In Vuescan, I try to make decent scan to develop in Lightroom. For this, I set the input settings like this:


Using 48 bit RGB gives you the best possible color space to continue working in Lightroom.

I prefer to fix the colors in Lightroom. That’s why I leave the restore checkboxes unchecked on the Filter tab. On the other hand, I trust VueScan to do basic grain reduction and sharpening. You should probably test what works for you. (I recommend using Infrared clean if your scanner supports it. I did not select it for these test pictures as it is very slow on my scanner.)


For color settings, I leave everything at default and select Auto levels for Color balance. For some images, other settings might work better but I find it easier to always use the same settings and work in Lightroom. Make sure that you select ProPhoto RGB for Output color space. This is the color space that Lightroom uses and setting it makes sure that the colors transfer correctly from VueScan to Lightroom.


For output, make sure to produce a TIFF file with 48 bit RGB and to include the TIFF profile (which makes sure that the ProPhoto RGB file works in Lightroom).


The output from VueScan using these settings may be pretty good but often it will look a bit bland. This is an example image straight out from VueScan.


Lightroom’s auto setting has quite a bad reputation. It has improved in later versions and often times using it in Lightroom 5 will give you a better starting point for manual edits. This image is developed from the previous one using Lightroom’s auto development setting and auto white balance.


The white balance did not look quite right and I prefer my images a bit more contrasty. This one is after some manual tweaking in Lightroom.


I don’t think that there is a one workflow that will always produce best possible images. This is how I work to scan my color negatives and how I have gotten most consistent results. I’d love to hear your suggestions for improvement.

Suomenlinna — A Sea Fortress

Today, I decided to complete my project about my father’s old camera. Suomenlinna (Sveaborg) is a sea fortress outside Helsinki, Finland. It was built in the 18th century and is currently a UNESCO World Heritage Site and a popular tourist destination.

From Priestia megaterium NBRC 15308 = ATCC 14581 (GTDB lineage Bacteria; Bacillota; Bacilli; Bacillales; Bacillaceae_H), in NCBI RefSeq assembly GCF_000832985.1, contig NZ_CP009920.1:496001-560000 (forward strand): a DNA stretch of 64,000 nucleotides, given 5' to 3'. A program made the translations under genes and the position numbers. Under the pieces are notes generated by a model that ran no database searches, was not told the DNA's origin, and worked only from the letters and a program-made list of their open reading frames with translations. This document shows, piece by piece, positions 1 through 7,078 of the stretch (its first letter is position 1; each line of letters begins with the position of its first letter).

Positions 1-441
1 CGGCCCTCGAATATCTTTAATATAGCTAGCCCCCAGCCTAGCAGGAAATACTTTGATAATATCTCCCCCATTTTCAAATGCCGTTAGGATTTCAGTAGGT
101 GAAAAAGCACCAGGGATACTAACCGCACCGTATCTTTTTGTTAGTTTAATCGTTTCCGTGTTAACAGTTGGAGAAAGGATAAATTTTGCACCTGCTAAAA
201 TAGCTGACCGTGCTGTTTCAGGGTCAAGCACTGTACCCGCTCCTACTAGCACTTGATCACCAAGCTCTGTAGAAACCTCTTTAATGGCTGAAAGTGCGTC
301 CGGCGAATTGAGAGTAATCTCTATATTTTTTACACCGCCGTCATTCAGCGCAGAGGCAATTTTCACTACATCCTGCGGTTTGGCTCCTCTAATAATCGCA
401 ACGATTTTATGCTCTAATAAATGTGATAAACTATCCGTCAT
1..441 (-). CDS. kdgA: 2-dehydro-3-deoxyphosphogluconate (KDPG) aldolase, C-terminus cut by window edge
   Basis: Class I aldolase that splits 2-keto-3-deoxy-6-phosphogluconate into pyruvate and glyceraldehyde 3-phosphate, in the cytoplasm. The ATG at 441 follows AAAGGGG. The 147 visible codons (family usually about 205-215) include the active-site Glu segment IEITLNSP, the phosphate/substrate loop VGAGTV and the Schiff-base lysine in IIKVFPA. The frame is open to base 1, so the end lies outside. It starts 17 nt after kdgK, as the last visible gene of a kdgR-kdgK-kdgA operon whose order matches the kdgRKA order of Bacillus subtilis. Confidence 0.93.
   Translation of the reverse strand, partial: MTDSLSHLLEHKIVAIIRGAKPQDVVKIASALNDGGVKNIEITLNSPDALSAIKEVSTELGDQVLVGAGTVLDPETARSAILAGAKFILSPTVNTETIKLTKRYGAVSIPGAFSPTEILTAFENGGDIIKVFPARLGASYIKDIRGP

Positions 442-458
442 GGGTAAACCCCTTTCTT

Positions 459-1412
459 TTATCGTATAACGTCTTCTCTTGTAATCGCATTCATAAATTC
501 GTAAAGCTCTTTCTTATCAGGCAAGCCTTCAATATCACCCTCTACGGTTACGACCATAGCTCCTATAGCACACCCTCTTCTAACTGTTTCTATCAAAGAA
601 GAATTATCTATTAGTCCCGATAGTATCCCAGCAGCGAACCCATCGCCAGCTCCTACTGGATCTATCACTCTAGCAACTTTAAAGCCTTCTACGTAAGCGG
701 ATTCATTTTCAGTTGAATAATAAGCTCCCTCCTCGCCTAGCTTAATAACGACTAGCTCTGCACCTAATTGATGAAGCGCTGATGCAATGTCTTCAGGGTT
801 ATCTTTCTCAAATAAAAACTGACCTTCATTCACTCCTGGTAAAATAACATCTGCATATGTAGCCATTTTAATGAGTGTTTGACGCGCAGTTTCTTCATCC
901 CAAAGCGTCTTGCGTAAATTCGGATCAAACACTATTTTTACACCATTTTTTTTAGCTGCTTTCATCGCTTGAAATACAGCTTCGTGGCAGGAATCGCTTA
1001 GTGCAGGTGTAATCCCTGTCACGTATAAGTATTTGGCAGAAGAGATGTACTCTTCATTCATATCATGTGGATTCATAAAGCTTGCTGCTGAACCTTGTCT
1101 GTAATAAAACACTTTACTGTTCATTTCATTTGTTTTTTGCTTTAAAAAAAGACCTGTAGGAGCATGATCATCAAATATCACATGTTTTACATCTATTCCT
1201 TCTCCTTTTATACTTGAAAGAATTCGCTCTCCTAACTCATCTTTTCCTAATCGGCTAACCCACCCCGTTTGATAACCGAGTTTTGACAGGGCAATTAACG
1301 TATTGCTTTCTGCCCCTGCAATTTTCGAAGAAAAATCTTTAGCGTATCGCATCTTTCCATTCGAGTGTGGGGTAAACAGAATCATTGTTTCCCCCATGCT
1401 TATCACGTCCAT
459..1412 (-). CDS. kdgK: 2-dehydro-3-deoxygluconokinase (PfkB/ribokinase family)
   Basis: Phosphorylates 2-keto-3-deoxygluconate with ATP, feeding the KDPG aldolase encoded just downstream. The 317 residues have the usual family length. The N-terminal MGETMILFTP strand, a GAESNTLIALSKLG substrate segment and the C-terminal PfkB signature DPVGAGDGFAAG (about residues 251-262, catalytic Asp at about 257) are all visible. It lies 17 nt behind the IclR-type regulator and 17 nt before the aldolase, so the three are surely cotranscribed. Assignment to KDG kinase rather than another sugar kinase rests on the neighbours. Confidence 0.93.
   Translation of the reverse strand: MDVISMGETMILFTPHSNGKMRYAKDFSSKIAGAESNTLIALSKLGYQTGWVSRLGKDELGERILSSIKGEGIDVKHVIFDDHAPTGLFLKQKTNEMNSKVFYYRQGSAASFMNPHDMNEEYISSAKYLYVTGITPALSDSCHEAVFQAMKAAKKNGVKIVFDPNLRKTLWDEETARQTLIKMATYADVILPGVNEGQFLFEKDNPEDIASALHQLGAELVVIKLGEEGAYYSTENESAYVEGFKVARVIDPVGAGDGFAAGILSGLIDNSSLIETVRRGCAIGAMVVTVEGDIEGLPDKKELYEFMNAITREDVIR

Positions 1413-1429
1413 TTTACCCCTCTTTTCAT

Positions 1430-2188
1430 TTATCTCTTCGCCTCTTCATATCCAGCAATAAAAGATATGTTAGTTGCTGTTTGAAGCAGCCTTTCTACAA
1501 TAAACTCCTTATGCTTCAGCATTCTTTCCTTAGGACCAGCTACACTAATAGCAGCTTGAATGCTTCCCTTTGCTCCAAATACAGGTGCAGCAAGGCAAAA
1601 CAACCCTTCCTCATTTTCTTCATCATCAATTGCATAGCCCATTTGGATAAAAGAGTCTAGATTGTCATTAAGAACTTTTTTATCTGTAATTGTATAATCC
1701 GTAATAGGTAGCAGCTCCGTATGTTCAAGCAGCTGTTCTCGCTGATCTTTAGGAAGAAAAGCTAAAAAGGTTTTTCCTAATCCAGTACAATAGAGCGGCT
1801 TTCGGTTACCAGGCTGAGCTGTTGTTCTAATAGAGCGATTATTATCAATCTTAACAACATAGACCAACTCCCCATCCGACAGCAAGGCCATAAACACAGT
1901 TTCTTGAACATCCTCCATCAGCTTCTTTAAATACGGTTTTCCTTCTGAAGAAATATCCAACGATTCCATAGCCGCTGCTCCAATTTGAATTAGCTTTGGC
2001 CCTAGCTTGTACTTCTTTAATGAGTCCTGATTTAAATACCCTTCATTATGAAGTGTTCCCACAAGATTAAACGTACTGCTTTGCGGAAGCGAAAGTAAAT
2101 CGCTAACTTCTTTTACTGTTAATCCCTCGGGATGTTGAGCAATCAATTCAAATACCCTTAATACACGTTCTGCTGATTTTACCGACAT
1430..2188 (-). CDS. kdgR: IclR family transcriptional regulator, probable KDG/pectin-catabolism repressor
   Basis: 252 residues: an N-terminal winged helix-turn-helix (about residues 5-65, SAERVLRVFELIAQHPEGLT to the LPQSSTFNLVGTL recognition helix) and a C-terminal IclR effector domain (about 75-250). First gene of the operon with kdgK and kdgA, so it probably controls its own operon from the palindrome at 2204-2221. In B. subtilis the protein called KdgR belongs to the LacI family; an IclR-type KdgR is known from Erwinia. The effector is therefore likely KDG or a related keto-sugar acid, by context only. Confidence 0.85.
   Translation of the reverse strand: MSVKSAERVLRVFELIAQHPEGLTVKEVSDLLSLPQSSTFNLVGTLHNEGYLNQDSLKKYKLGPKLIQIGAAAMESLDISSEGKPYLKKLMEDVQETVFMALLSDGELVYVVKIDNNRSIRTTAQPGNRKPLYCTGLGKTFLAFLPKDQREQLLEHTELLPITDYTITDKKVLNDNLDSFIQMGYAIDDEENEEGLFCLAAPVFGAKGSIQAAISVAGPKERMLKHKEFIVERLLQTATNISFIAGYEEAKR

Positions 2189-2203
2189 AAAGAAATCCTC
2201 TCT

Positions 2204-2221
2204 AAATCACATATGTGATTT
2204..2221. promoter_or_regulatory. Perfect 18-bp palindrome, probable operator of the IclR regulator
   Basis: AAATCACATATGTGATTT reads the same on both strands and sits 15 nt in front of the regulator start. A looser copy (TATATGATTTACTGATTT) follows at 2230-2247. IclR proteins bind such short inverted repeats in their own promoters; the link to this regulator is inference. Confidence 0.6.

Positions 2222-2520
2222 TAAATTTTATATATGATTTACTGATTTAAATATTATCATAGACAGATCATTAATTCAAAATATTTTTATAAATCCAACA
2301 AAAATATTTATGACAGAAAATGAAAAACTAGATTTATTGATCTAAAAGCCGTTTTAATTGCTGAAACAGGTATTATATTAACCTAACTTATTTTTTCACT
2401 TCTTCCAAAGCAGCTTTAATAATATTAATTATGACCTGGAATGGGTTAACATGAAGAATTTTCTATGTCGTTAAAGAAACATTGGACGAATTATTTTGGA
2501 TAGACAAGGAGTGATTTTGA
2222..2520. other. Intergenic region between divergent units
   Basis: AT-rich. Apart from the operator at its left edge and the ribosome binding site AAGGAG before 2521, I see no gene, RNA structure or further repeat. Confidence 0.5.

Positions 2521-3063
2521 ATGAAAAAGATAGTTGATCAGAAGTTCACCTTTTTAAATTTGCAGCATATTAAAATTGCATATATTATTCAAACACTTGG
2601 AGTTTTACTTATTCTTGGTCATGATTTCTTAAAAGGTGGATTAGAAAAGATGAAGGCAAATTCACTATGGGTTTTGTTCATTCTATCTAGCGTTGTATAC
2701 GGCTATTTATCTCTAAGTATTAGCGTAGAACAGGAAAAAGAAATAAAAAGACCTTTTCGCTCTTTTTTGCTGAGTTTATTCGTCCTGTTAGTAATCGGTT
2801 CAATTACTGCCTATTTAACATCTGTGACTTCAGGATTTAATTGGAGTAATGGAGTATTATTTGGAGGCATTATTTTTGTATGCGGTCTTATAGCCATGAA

My late father used to live there during his childhood and youth from the 1920s to 1950s.

I packed my bag with his Kodak Brownie camera from the late 1930s, two films (one B/W, one colour) and some duct tape and took the ferry to Suomenlinna. The plan was to have his camera once more shooting pictures of its original home surroundings after 70+ years.

The camera lens does not work well with colour film. The B/W pictures are blurry too but similar to the ones that I have seen from 80 years back.

The camera’s journey is now complete. It will forever continue sitting on the top shelf of my glass cabinet. This trip was very personal and emotional for me and the pictures have a special meaning for me regardless of their poor quality.

Bleach Bypass

As you may know, Photoshop, Lightroom and other image processing software have an effect called “bleach bypass” that has a reduced saturation.

How can you emulate that effect if you shoot film?

Here’s a wild idea. As the normal C41 process has develop-bleach-fix-wash-stab steps, try bypassing the bleach step.

Expired Film Resurection

A friend of mine gave me an old Pentax film camera (“I know you collect these, have fun with this one”). He told me that the camera had been stored unused in his garage for several years.

The battery was missing so I wasn’t able to get the camera working immediately. But I noticed that it had a 24 exposure colour negative film inside. The camera had electronic film advance and rewind mechanism so without a battery I was unable to rewind the film.

I took the camera with me to the dark room and opened the back cover. The film was mostly wound on the takeup spool. As I was not familiar with the camera model, I was not sure if that meant that the film was mostly exposed or unexposed (some cameras unload the whole film from the cassette when it is inserted). I decied to try developing the film.

After the C41 process I opened the tank and saw a completely black film. Not even the factory exposed frame counters in the perforated area were visible. I did not wash the film, unloaded it from the tank spool and was about to throw it away. But then I looked at the film once more against a light source. There was something barely visible that proved that the film had been exposed.

I dried the film with a hair blower and launched my scanner. Much to my suprise I was able to scan some frames with content and even some colour. When I showed the scans to my friend who gave me the camera he said that the pics have been shot by his son at least six years ago.

These scans are from the expired film that had been sitting in the camera for at least six years and nobody even remebered taking them. It was great fun to be able to find something on the film.